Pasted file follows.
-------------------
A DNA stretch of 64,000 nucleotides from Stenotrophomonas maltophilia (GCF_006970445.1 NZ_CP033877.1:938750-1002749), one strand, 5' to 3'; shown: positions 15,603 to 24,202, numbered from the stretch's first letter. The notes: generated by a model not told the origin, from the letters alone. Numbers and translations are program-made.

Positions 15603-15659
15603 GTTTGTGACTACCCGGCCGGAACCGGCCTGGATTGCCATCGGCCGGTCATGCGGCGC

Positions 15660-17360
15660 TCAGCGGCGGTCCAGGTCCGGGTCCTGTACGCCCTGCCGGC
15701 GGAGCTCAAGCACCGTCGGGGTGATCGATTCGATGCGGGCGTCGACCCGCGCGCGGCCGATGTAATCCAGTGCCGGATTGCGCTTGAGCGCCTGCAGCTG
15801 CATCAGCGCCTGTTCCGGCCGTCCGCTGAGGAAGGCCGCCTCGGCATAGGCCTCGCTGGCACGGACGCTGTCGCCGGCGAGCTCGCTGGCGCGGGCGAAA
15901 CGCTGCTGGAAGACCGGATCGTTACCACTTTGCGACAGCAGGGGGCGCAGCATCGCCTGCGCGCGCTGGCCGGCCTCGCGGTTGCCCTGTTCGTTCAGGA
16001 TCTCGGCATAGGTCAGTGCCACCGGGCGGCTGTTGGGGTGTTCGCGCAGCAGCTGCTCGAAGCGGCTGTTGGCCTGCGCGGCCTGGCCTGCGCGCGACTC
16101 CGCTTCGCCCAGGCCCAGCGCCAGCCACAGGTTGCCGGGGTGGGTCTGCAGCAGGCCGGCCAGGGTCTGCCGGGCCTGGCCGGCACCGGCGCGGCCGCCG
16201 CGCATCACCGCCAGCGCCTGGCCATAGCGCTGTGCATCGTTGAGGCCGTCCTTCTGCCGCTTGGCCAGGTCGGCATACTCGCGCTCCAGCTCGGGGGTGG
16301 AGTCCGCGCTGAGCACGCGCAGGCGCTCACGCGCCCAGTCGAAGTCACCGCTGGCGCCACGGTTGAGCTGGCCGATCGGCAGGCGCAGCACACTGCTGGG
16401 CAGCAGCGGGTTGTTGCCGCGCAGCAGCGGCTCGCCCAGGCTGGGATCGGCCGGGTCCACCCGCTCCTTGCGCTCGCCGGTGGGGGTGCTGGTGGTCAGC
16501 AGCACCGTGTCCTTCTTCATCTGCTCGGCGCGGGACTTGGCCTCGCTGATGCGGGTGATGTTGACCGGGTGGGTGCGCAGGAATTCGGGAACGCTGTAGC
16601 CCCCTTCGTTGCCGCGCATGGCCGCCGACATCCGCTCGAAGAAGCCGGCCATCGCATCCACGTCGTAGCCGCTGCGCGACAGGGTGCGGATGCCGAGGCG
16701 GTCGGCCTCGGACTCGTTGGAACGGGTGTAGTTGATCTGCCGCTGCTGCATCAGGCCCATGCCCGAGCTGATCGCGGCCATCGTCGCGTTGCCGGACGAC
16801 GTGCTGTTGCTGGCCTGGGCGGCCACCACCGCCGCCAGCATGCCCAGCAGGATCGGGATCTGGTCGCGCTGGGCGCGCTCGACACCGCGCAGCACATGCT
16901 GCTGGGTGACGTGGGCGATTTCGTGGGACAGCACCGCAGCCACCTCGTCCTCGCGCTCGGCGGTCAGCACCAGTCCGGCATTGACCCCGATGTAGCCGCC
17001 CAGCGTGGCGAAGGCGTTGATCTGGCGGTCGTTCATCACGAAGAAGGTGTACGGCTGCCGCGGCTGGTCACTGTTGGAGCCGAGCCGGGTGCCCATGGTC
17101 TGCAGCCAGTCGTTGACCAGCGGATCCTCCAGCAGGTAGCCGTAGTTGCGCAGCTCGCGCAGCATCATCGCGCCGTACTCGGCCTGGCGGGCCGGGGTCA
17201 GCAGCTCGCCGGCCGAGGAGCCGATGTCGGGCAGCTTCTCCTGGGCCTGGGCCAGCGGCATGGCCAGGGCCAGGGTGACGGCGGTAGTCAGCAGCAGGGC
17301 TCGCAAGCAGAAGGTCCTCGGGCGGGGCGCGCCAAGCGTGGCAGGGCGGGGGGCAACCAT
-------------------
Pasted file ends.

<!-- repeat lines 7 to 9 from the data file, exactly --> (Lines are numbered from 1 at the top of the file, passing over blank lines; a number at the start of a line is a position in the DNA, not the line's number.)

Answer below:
15801 CATCAGCGCCTGTTCCGGCCGTCCGCTGAGGAAGGCCGCCTCGGCATAGGCCTCGCTGGCACGGACGCTGTCGCCGGCGAGCTCGCTGGCGCGGGCGAAA
15901 CGCTGCTGGAAGACCGGATCGTTACCACTTTGCGACAGCAGGGGGCGCAGCATCGCCTGCGCGCGCTGGCCGGCCTCGCGGTTGCCCTGTTCGTTCAGGA
16001 TCTCGGCATAGGTCAGTGCCACCGGGCGGCTGTTGGGGTGTTCGCGCAGCAGCTGCTCGAAGCGGCTGTTGGCCTGCGCGGCCTGGCCTGCGCGCGACTC